FDIC simplifies publishing with XML

The Federal Deposit Insurance Corp. has made XML the centerpiece of a Web publishing project planned for next year.

The FDIC's Division of Insurance publishes the Regional Outlook quarterly, both in print and on the Web, for eight geographic regions. The regions are "headquartered" in Atlanta, Boston, Chicago, Dallas, Kansas City, Memphis, New York and San Francisco. The publication describes the economic conditions in those regions for use by the FDIC's economic-examination workforce.

"We're going to use XML to publish the Regional Outlook to help separate the content from the format," said Mark Brenneman, assistant director of the business applications branch in the FDIC's division of information resources management. "XML will help push it to the Web and streamline the dissemination process."

The FDIC currently publishes the same information on paper and on the Web. The agency will use XML to develop the content and then publish it as a Web page or a printed page without having separate publication-formatting cycles, which have a lot of overlap and require manual intervention, Brenneman said.

The publication project should be complete by the third or fourth quarter of 2001, "but we're not going to rush it," he said. "We want to do it right and thoroughly test it."

Despite the near-term benefits that XML offers for Web publishing, Brenneman said the technology's real potential at the FDIC is in data/information exchange on an interagency basis. The FDIC is in constant communication with the government's other regulatory agencies, including the Federal Reserve Board and the Office of the Comptroller of the Currency, and is in discussions with them about using XML as the standard format for exchanging data.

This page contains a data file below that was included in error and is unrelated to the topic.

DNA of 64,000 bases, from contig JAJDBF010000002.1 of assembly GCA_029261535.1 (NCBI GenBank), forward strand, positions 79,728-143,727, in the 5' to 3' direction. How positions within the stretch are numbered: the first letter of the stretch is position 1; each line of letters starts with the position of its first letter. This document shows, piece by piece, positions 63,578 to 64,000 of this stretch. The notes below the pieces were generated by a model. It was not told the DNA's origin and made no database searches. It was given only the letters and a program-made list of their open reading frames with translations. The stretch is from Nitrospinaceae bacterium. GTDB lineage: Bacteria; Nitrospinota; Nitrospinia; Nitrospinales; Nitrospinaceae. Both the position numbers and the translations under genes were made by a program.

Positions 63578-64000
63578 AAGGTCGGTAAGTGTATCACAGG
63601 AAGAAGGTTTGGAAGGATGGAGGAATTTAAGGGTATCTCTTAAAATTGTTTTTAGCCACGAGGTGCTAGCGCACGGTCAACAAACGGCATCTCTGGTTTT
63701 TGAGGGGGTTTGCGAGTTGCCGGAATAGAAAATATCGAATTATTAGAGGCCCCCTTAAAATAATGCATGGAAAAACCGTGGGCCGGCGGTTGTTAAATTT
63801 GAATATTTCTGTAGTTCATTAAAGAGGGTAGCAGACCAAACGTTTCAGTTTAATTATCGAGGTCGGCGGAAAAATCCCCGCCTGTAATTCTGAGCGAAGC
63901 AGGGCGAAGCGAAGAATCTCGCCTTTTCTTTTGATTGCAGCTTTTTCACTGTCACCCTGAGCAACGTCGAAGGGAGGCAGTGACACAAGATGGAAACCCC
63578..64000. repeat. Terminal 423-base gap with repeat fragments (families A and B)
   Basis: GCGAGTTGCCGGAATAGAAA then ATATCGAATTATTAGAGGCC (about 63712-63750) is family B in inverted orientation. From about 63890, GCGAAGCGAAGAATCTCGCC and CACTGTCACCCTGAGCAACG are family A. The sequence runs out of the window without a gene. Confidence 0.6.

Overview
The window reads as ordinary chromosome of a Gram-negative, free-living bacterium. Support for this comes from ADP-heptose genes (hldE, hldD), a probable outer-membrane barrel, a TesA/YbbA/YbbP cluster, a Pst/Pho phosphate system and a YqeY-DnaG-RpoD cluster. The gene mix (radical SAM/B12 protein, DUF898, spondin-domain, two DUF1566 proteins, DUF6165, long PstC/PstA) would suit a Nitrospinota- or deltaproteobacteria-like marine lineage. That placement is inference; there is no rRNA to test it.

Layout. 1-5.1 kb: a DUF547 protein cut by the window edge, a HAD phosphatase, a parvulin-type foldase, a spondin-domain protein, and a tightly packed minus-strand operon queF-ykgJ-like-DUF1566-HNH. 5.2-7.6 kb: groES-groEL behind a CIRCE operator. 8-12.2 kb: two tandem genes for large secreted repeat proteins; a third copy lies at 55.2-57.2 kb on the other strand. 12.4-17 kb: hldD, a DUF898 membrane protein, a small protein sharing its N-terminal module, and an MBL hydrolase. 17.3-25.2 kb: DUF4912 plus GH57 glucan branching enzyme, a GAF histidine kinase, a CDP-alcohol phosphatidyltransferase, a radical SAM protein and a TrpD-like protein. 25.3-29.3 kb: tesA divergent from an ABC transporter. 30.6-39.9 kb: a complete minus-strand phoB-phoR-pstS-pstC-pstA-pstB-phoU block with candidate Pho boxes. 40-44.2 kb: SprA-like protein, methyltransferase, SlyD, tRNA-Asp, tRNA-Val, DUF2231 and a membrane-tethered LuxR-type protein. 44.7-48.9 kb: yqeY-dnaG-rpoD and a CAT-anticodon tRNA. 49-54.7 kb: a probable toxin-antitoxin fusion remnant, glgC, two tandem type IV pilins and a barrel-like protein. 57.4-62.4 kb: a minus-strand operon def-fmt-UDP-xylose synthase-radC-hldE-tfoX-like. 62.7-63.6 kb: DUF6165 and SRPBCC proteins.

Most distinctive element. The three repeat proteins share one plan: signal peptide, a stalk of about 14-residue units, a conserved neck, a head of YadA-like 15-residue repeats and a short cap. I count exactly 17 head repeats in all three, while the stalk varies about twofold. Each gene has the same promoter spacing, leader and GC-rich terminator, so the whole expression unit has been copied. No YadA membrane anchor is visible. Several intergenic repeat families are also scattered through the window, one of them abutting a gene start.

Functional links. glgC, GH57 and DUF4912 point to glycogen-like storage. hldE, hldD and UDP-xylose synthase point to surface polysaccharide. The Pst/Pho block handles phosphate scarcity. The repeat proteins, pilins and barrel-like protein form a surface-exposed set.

Along those lines, the FDIC routinely exchanges data with private-sector companies, especially in the banking industry, and views XML as one way to edit, aggregate and publish that information back to industry, academia and the public at large in a timely fashion, Brenneman said. Establishing an XML-based industry standard for the software developers and banking industry is a key factor in making this work.

And although XML has great potential, it is just one piece of the puzzle in the FDIC's effort to use technology to improve services. "We're doing all of these things anyway to improve and streamline our efforts," Brenneman said. "XML is not a make-or-break technology.... We take a process we're already doing and use XML to improve it, and maybe facilitate other things down the line — like more frequent data exchanges and different cuts of information."


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